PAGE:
It’s been 10 years since the conflict ended. Jake was born when the world was still fighting the Kaiju monsters, and his father, Stacker Pentecost, gave his life to help win the war. Jake is not his father. He lives in a coastal city that never recovered from its attack, in half a mansion that was destroyed by the creature whose skeleton still adorns the property. He steals to make a living, and nothing pays more than stole jaeger tech (jaegers being those massive, two-pilot robots used to win the war against the giant monsters).
When Jake (John Boyega) is inevitably caught, he’s sentenced to teaching kids to be jaeger pilots where he immediately meets and dislikes fellow pilot Nate (Scott Eastwood), who resents him for having the special privileges granted him by his last name. Of course, Jake and Nate must become co-pilots of a new flagship jaeger meant to reassure people that the world would forever more kept safe, but its designers should have perhaps heeded another movie’s admonition – if you build it, they will come.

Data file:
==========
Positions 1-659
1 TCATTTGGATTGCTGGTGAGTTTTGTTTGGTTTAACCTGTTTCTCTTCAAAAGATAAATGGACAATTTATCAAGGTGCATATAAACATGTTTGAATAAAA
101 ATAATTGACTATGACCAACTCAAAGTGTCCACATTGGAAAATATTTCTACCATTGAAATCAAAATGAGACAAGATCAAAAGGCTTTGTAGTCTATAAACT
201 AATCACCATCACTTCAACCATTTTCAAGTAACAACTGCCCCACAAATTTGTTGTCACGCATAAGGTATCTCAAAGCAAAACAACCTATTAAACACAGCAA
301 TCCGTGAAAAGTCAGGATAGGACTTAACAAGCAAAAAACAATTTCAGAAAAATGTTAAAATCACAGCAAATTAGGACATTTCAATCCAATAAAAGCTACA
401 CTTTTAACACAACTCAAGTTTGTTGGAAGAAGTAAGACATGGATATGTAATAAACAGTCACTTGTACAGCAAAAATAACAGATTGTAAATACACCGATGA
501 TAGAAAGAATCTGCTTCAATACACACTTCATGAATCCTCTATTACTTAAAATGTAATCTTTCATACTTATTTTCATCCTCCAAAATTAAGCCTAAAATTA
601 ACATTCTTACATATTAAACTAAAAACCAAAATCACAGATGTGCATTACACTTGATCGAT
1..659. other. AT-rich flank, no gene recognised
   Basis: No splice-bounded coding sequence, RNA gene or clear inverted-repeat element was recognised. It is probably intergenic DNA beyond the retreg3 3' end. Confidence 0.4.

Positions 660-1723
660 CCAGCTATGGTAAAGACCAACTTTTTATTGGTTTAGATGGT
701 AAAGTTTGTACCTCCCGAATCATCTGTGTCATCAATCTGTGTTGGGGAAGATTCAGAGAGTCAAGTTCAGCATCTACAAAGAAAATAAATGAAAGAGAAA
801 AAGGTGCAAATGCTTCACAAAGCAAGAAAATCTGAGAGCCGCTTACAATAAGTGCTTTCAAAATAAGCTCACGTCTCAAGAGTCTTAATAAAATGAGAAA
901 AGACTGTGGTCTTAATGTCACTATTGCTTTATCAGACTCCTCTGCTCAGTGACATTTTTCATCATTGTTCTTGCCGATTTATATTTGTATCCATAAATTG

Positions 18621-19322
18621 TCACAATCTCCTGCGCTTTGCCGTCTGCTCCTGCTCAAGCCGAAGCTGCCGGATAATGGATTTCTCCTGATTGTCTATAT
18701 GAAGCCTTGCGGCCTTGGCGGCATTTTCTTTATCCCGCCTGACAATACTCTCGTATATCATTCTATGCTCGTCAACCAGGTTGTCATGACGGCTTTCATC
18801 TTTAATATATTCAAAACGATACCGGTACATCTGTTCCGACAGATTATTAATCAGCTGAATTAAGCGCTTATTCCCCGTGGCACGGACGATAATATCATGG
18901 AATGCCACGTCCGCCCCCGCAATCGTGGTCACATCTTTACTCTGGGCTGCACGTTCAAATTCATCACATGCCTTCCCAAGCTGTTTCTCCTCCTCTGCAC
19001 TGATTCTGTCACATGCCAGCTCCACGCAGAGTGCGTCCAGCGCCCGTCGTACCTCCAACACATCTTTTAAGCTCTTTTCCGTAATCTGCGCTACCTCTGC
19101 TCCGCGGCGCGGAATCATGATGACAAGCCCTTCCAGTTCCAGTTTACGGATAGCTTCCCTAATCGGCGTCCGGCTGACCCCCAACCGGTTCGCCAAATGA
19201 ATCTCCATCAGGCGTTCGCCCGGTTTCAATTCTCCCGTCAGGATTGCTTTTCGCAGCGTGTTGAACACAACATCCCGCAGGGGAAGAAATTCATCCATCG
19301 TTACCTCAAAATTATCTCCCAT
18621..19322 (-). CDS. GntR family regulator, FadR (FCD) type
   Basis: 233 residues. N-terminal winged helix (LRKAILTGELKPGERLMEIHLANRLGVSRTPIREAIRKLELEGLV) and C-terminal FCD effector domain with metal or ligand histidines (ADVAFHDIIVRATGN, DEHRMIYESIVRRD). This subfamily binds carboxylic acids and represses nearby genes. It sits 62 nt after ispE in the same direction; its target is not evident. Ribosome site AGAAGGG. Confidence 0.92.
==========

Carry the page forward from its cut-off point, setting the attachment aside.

And when the Kaiju do attack, it’ll be Jake & Nate & a bunch of kids standing between alien monsters and the earth’s destruction, which is a discomfiting thought. But the most important thing to know about Pacific Rim: Uprising is that it is not directed by Oscar-winner Guillermo del Toro, who gave us the first one, and this one lacks the conviction and subtlety that made the first so special. Guillermo’s movie about gigantic monsters and robots fighting each other still managed to have a greater message and a lot of heart. The sequel is its empty shell. It’s got all the parts, and plenty of punchy action but it’s missing the movie magic that connects with audiences and transcends the outward trappings. Uprising is intent on being bigger, louder, dumber, and never, not once, equal to, let alone better. It’s content with ticking boxes: one liners, big hunks of metal, migraine-level sound effects, frantic Japanese people. And most egregiously, it sets itself up for a third installment, and if it comes to that, I hope the Kaiju fucking win.